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Tannic acid prevents macrophage-induced pro-fibrotic response in lung epithelial cells via suppressing TLR4-mediated macrophage polarization

  • Ayyanar Sivanantham
  • Dhamotharan Pattarayan
  • Nandhine Rajasekar
  • Adithi Kannan
  • Lakshmanan Loganathan
  • Ramalingam Bethunaickan
  • Santanu Kar Mahapatra
  • Rajaguru Palanichamy
  • Karthikeyan Muthusamy
  • Subbiah RajasekaranEmail author
Original Research Paper
  • 50 Downloads

Abstract

Background

Polarized macrophages induce fibrosis through multiple mechanisms, including a process termed epithelial-to-mesenchymal transition (EMT). Mesenchymal cells contribute to the excessive accumulation of fibrous connective tissues, leading to organ failure. This study was aimed to investigate the effect of tannic acid (TA), a natural dietary polyphenol on M1 macrophage-induced EMT and its underlying mechanisms.

Materials

First, we induced M1 polarization in macrophage cell lines (RAW 264.7 and THP-1). Then, the conditioned-medium (CM) from these polarized macrophages was used to induce EMT in the human adenocarcinomic alveolar epithelial (A549) cells. We also analysed the role of TA on macrophage polarization.

Results

We found that TA pre-treated CM did not induce EMT in epithelial cells. Further, TA pre-treated CM showed diminished activation of MAPK in epithelial cells. Subsequently, TA was shown to inhibit LPS-induced M1 polarization in macrophages by directly targeting toll-like receptor 4 (TLR4), thereby repressing LPS binding to TLR4/MD2 complex and subsequent signal transduction.

Conclusion

It was concluded that TA prevented M1 macrophage-induced EMT by suppressing the macrophage polarization possibly through inhibiting the formation of LPS-TLR4/MD2 complex and blockage of subsequent downstream signal activation. Further, our findings may provide beneficial information to develop new therapeutic strategies against chronic inflammatory diseases.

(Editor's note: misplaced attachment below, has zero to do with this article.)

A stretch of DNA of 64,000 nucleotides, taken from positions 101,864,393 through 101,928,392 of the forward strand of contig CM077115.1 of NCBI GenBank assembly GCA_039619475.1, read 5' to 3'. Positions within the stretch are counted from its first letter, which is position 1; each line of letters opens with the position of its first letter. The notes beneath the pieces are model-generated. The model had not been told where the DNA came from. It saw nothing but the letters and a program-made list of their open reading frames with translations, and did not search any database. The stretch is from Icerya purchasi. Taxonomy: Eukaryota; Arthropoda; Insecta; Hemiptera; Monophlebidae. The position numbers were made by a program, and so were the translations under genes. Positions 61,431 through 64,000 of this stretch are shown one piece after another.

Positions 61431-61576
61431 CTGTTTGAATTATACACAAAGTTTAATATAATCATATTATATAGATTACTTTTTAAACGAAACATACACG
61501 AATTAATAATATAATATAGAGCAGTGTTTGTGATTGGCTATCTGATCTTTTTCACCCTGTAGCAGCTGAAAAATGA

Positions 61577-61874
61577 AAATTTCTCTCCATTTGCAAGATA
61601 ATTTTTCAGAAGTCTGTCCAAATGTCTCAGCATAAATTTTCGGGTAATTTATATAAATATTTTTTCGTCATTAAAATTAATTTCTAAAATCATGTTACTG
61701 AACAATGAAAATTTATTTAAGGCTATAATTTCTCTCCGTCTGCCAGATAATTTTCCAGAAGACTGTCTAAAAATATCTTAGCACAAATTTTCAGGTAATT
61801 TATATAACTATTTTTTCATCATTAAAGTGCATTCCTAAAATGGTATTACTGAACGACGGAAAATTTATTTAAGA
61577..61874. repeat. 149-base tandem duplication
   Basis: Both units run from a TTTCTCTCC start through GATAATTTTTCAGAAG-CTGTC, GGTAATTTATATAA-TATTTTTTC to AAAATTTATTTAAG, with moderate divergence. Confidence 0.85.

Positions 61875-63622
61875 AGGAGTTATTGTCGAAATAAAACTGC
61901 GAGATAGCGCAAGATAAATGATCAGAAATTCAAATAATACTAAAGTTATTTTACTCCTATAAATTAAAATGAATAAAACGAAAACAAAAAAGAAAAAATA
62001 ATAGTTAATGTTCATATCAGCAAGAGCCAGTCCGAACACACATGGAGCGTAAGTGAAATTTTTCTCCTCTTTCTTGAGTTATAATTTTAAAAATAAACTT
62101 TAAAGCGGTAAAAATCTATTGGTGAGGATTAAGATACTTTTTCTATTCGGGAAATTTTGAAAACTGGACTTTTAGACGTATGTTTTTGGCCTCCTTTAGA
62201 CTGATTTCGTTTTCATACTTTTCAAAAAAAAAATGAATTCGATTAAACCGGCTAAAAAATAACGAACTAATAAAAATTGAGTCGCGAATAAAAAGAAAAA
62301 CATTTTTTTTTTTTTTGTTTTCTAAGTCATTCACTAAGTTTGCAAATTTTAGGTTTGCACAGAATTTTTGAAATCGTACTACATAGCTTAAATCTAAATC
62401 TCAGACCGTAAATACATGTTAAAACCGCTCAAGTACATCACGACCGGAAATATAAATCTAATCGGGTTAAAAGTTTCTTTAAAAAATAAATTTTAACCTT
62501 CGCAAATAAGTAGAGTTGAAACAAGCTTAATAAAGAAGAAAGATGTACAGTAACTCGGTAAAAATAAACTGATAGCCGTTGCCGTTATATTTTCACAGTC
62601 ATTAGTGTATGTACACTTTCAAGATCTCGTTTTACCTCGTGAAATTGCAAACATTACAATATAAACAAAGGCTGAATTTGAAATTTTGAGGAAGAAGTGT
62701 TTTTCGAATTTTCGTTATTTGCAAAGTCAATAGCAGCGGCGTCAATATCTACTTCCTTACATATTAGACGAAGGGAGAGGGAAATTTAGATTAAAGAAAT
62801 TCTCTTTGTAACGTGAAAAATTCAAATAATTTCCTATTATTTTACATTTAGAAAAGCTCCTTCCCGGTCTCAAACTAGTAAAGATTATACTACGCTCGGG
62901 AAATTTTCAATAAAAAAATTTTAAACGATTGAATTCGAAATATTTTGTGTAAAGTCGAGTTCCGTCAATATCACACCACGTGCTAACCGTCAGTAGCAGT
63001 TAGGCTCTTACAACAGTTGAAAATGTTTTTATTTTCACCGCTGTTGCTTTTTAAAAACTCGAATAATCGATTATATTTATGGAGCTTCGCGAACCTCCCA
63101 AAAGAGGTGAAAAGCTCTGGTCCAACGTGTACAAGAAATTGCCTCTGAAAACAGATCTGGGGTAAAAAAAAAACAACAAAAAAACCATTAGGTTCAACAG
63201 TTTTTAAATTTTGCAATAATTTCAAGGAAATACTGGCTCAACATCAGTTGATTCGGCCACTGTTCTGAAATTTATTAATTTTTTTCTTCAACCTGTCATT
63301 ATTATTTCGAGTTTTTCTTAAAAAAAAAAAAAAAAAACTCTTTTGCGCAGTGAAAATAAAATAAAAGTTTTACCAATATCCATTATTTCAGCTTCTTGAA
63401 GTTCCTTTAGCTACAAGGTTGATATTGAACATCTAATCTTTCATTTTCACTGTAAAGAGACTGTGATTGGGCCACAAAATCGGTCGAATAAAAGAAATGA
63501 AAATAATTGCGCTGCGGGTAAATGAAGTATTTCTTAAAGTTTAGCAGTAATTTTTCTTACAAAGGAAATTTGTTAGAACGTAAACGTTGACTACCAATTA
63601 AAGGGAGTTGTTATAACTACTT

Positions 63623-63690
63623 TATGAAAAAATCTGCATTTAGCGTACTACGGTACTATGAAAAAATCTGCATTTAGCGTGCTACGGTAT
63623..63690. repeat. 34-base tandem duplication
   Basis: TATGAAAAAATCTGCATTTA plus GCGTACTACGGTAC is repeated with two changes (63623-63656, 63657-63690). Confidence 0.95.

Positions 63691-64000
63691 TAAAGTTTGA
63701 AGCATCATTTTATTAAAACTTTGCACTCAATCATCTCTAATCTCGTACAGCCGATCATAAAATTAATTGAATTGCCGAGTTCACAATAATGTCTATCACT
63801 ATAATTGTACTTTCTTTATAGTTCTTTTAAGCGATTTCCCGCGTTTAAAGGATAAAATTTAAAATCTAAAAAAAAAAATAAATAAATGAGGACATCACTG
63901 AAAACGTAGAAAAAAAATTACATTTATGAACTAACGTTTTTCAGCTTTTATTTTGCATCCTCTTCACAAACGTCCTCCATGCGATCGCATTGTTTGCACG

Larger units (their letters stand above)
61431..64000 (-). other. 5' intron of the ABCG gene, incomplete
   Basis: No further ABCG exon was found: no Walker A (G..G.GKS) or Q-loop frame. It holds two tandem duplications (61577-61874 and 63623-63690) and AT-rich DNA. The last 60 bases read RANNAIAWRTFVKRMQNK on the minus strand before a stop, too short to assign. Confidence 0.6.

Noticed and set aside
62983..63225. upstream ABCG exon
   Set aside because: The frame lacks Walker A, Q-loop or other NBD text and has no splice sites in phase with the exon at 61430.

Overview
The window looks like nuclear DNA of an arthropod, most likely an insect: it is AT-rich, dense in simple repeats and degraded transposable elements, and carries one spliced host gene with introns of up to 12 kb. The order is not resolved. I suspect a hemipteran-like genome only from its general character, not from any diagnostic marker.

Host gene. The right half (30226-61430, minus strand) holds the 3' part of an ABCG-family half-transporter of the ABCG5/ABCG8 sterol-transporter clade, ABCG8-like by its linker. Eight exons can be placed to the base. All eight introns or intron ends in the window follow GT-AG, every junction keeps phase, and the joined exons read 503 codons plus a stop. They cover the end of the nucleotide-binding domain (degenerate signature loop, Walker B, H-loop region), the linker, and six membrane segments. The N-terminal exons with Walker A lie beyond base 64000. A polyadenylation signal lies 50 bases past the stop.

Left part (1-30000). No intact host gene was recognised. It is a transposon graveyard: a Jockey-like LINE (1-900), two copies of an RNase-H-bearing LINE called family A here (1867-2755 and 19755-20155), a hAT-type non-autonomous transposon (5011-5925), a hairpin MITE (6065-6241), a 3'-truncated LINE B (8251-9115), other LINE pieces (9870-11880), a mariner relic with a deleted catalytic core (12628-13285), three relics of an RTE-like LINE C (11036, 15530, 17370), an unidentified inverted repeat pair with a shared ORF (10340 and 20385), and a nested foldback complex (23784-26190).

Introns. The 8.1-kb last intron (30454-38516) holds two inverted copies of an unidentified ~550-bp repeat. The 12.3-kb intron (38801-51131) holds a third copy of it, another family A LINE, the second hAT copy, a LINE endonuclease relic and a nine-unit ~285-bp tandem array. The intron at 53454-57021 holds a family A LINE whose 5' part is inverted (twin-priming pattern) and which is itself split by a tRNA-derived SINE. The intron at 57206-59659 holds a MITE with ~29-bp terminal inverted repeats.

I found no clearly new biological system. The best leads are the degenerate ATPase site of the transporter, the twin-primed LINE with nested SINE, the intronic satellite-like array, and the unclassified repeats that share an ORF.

Keywords

EMT LPS M1 macrophages Mesenchymal cells Tannic acid TLR4 

Notes

Acknowledgements

This work was supported by Ramalingaswami re-entry fellowship (BT/RLF/Re-entry/36/2013). S. R. is the recipient of Ramalingaswami re-entry fellowship from the Department of Biotechnology (DBT), Government of India. This study was also supported in part by the Department of Science and Technology (DST; Award No: YSS/2014/000125) (to S. R.), Government of India. The first author (A. S.) gratefully acknowledges the support of Indian Council of Medical Research (ICMR), New Delhi, India for the award of ICMR‐Senior Research Fellowship (SRF; Award No: 45/03/2018‐BMS/PHA/OL). The infrastructure of Department of Biotechnology, Anna University, BIT-campus is supported by the Department of Science and Technology-Fund for Improvement of S and T Infrastructure in Universities and Higher Educational Institutions (DST-FIST).

Author contributions

SR has conceptualized, designed the experiments, acquired financial support, supervised the study, and wrote the manuscript; AS performed most of the experiments; DP and NR involved in the acquisition of data; AS, DP and SR analysed data and interpreted the results; AK and SKM participated in cytokine analysis; LL and KM participated in computational analysis; RB participated in flow cytometry analysis; RB, SKM and RP contributed reagents/materials/analysis tools.

Compliance with ethical standards

Conflict of interest

The authors report no conflict of interest.

Supplementary material

11_2019_1282_MOESM1_ESM.pdf (108 kb)
Supplementary material 1 (PDF 108 kb)

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Copyright information

© Springer Nature Switzerland AG 2019

Authors and Affiliations

  • Ayyanar Sivanantham
    • 1
  • Dhamotharan Pattarayan
    • 1
  • Nandhine Rajasekar
    • 1
  • Adithi Kannan
    • 2
  • Lakshmanan Loganathan
    • 3
  • Ramalingam Bethunaickan
    • 4
  • Santanu Kar Mahapatra
    • 2
  • Rajaguru Palanichamy
    • 1
  • Karthikeyan Muthusamy
    • 3
  • Subbiah Rajasekaran
    • 1
    • 5
    Email author
  1. 1.Department of Biotechnology, BIT-CampusAnna UniversityTiruchirappalliIndia
  2. 2.Centre for Research in Infectious Diseases (CRID), School of Chemical and BiotechnologySASTRA Deemed To Be UniversityThanjavurIndia
  3. 3.Pharmacogenomics and CADD Lab, Department of BioinformaticsAlagappa UniversityKaraikudiIndia
  4. 4.Department of ImmunologyICMR-National Institute for Research in TuberculosisChennaiIndia
  5. 5.Department of Biochemistry, ICMR-National Institute for Research in Environmental Health, Kamla Nehru Hospital BuildingGandhi Medical College CampusBhopalIndia

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